Running for re-election, Senator Ted Cruz (R-TX) is promoting his first television ad which is out now and it’s all about spotlighting his attention to “helping” his fellow Texans after the devastation of Hurricane Harvey. The problem with this line of justification for his re-election, though, is that these boasts ring hollow with many of his fellow Houstonians and other communities affected by the storm.
Have you seen our new TV ad?
— Ted Cruz (@tedcruz) August 3, 2018
Why do the boasts ring hollow, you ask? Besides the ill will generated with many previously loyal supporters of Cruz when he exhibited his juvenile, poor loser behavior during the RNC when Donald Trump was clearly going to be the party’s nominee for president in 2016, Cruz has added fuel to the fire by exaggerated claims of support now for Hurricane Harvey victims. He was only too happy to brag about being one of the few Republicans senators to vote against the omnibus spending bill in late March 2018 and therefore, he literally voted against spending to help allow Houston’s recovery.
Let me be clear here. I understand the need to rein in spending in our bloated federal government. I agree that a $1.3 trillion spending bill is a “monstrosity”, as Cruz described it. I know that it is common for politicians to overreach in trying to glorify their record come re-election time. This from Cruz, however, I can tell you is not sitting well with the folks in your nation’s fourth largest city. Many, many people are still rebuilding and repairing homes as we approach the one year anniversary of the historic storm. I live in Houston and many of these folks are my friends and acquaintances. We live in a part of the city that hasn’t flooded on this scale ever before and only did so during Hurricane Harvey because of the decision of the Army Corps of Engineers to release water from the city reservoirs. My best friend’s house is still under construction, rebuilding her home’s entire first floor and she is one of the lucky ones to have flood insurance and a construction crew that was able to respond in a timely way. She and her husband (and their sweet Golden Retriever) have lived on their home’s second floor for some eight months so far with no definite end in sight.
As this piece in the Dallas Morning News aptly explains, Cruz was not held accountable publicly for his backhand to his neighbors and supporters at the time of his vote but that is all changing now.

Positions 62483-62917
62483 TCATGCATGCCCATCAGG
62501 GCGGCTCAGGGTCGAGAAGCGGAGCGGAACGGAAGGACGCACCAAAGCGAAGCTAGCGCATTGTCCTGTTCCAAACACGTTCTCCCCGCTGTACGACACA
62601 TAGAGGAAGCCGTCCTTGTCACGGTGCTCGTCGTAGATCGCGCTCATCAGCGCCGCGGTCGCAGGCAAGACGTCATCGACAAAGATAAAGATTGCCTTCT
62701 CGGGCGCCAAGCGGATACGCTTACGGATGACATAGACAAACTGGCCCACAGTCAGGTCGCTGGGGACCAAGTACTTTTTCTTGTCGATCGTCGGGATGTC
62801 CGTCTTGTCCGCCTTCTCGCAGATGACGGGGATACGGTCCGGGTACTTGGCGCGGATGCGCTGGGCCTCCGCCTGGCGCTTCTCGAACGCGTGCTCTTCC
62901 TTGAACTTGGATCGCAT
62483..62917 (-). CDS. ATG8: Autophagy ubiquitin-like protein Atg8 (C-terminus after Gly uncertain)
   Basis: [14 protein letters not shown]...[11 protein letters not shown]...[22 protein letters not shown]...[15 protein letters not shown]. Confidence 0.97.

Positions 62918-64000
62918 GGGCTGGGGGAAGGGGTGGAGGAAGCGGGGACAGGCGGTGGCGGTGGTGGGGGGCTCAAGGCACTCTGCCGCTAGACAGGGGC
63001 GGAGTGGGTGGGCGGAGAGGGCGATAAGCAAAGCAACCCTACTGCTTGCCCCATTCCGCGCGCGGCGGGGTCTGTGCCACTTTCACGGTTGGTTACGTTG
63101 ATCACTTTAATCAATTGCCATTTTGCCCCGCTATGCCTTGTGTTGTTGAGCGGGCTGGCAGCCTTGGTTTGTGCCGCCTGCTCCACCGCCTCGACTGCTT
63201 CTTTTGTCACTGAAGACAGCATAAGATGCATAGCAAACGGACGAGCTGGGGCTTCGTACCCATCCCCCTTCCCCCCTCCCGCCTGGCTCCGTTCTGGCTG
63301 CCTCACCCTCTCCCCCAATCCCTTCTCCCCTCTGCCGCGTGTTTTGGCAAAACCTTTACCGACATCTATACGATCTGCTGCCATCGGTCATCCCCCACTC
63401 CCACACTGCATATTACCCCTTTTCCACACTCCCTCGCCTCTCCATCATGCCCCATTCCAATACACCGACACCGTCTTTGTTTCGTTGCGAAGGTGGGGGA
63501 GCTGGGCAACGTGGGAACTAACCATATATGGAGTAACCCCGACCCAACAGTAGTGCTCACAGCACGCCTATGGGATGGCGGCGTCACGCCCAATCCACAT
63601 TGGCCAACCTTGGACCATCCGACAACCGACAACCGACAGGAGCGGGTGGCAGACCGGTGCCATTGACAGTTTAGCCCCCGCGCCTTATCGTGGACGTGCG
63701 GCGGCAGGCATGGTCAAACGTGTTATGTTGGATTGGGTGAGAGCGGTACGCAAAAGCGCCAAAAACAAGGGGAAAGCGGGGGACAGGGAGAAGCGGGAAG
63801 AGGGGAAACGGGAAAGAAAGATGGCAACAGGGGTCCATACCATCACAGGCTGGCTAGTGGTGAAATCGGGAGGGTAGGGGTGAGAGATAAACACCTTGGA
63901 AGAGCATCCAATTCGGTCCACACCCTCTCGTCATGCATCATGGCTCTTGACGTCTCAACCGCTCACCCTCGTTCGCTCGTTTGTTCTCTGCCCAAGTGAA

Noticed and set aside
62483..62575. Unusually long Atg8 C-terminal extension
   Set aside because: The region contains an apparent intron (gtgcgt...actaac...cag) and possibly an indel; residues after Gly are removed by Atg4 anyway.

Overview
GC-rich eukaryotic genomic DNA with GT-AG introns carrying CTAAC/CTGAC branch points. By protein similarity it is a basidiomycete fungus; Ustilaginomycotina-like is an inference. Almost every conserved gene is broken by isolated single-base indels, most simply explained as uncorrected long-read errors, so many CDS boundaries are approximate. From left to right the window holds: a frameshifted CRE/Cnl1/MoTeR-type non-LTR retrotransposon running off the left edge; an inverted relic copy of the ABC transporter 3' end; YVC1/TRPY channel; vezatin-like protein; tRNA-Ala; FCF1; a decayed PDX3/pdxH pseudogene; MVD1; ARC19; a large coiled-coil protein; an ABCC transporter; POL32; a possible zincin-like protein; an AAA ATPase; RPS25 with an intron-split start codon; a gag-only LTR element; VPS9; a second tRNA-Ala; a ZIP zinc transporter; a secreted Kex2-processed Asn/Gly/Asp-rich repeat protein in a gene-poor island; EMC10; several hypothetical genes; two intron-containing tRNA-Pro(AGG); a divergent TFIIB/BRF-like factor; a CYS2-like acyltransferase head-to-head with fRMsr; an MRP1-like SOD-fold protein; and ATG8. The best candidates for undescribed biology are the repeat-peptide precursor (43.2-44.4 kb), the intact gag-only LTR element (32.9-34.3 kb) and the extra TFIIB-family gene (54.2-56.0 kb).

You see, when Cruz voted against the $1.3 trillion spending bill to fund the government last month he claimed it was a “monstrosity.” But what Cruz didn’t say — and got away with scot-free at the time because the bill passed — was that by voting against that bill he voted against all kinds of things Texans need and want.
It is one thing to stand on principle. It is another entirely for a first-term senator to expect a second term while hoodwinking voters back home by opposing the very items that farmers, ranchers, soldiers and scientists reasonably depend upon. John Cornyn voted for these bills. But not Ted Cruz.
Fortunately, the senior senator from Texas, Senator John Cornyn, is second in charge in the U.S. Senate and knows how to get the work done. Let the short-sighted purists belittle Senator Cornyn all they want (and they do, including wanting to censure the senator at the recently held state party convention over his vote on the omnibus) but reasonable people know that it is the responsibility of the federal government to support local and state governments for infrastructure and public safety. No one would reasonably expect a city to be able to handle millions, up to billions of dollars in trying to make the city acceptably whole and functional again. Houston would have been hit hardest had the bill failed, but also Dallas (military contracts to build equipment), farmers and ranchers, homeland security and border protection, and federal research at universities.